04 Aug The Evolution of Rebranding Oneself
5 years ago Total 360 Photography was born out of my frustration with the vast majority of real estate photography on the MLS, which sucked big time, and still does. At the time we were looking for a new home and wasted huge amounts of time going to listed homes and discovering that the photos we saw on MLS didn’t even come close to representing the layout or essence of the home. I knew then that there was an opportunity for me to make a difference.
The business idea and the drive were there, but I needed a name, and an identity. Much research later I decided to brand the company as if it was larger than just me. If I could make the brand about more than me I thought I could grow the business and eventually sell it once it had gained some legs. I was looking to help my clients with a total solution, eventually providing photography, video, aerials, feature sheets, and every other graphics or marketing service a realtor would ever need.
Having just learned how to create 360 degree virtual tours, Total 360 Photography was born. It became clear from the onset however that having 360 in the company name made it difficult for my clients to distinguish who was who. It turned out that there were a few other interiors photography services in the area with 360 in their name.
5 years in, my skill level and reputation had grown to the point where I was working 12 to 16 hours a day, 7 days a week for months on end. I had made a real difference in the quality of the photos on the MLS but trying to be a total solution to all my client’s needs was wearing thin. I felt battered and bruised by the demanding schedule and constant strain on my time. I knew it was time for a major change.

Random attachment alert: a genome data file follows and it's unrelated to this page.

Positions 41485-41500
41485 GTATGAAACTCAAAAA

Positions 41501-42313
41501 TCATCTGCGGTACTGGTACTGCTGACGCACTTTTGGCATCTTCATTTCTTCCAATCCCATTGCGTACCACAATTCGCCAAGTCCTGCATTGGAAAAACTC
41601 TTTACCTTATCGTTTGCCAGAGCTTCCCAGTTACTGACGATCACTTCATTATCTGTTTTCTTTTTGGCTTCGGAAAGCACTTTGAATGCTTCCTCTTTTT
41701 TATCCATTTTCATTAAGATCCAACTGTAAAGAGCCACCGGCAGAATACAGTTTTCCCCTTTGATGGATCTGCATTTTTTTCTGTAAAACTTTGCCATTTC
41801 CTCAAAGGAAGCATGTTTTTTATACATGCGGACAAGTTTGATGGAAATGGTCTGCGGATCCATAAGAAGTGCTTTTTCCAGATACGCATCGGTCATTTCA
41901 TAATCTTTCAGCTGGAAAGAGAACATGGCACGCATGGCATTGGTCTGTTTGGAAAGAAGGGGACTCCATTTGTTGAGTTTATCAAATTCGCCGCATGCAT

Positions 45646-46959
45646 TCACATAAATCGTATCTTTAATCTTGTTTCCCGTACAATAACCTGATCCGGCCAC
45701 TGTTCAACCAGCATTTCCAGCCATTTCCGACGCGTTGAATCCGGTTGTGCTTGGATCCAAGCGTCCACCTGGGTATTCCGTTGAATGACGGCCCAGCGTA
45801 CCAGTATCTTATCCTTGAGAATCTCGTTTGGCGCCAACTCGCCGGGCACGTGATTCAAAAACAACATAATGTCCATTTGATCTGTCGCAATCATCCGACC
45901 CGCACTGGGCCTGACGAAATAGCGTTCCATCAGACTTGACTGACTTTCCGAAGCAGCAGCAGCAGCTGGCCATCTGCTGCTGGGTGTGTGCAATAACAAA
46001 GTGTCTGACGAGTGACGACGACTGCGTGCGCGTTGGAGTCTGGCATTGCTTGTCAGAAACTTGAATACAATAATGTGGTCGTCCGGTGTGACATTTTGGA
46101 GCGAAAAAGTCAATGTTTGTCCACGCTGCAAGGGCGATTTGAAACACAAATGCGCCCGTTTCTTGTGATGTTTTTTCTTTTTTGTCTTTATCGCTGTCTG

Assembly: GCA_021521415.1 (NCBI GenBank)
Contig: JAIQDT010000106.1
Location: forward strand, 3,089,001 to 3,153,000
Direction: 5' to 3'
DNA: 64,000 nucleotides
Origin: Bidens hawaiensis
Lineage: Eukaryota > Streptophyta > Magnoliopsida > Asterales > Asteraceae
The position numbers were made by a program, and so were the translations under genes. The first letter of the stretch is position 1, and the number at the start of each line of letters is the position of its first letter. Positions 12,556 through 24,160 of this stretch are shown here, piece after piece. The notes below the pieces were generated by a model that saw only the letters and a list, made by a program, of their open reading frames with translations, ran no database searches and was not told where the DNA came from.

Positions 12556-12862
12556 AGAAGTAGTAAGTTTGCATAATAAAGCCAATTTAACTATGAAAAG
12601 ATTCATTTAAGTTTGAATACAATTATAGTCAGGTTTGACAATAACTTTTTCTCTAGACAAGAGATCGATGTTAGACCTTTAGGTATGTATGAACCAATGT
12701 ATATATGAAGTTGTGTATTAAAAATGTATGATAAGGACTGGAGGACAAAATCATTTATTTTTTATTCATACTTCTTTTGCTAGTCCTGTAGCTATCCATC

After hiring a great business coach it became clear that I needed to rebrand myself and leave the old Total 360 behind. It was time to start doing business on a completely different level.
In order to rebrand I knew I had to take my skills to the highest level possible before finding my ideal clients. Working with my business coach we discovered who those clients were, and how best to market to them, but that’s a blog for another day.
There is no sense in rebranding oneself if you’re not going to do something different.
Just changing your logo and website domain name because you’re tired of it won’t cut it, you need to make a significant change in how you do business before a rebranding can be effective. Your brand isn’t just your name, it’s everything you do in business and how you interact with your current and potential clients.
Again working with my business coach we developed systems that would greatly assist the transition to building the new brand. When the opportunity to work with Mike Kelley, one of North America’s premiere architectural and interiors photographers came along, I knew I had to jump on it. We share many of the same values, artistic skills, and extreme eye for the smallest details. Once I applied the skills learned from Mike and my business coach it was time to be known as “that guy” in this part of the world.
So now what was I going to rebrand my company to? Total 360 Photography was about providing a complete real estate marketing solution but removed me from the brand. Even though I had contract photographers working for me, every client dealt with me directly and most had trouble even remembering my company name. I often tried to send a contract photographer instead of me, but clients were insisting that I do the shoot myself.
I determined that my ideal clients weren’t always real estate agents but were architects, construction and renovation companies, interior designers, hotels, restaurants, and corporate businesses that used my services as well. Focusing only on the core skills that I really enjoyed, I knew I wanted to offer my clients only the best in Architectural, Interiors, and Commercial photography. Doing the quick and dirty, cheap real estate shoots that were often requested just wasn’t going to cut if for me.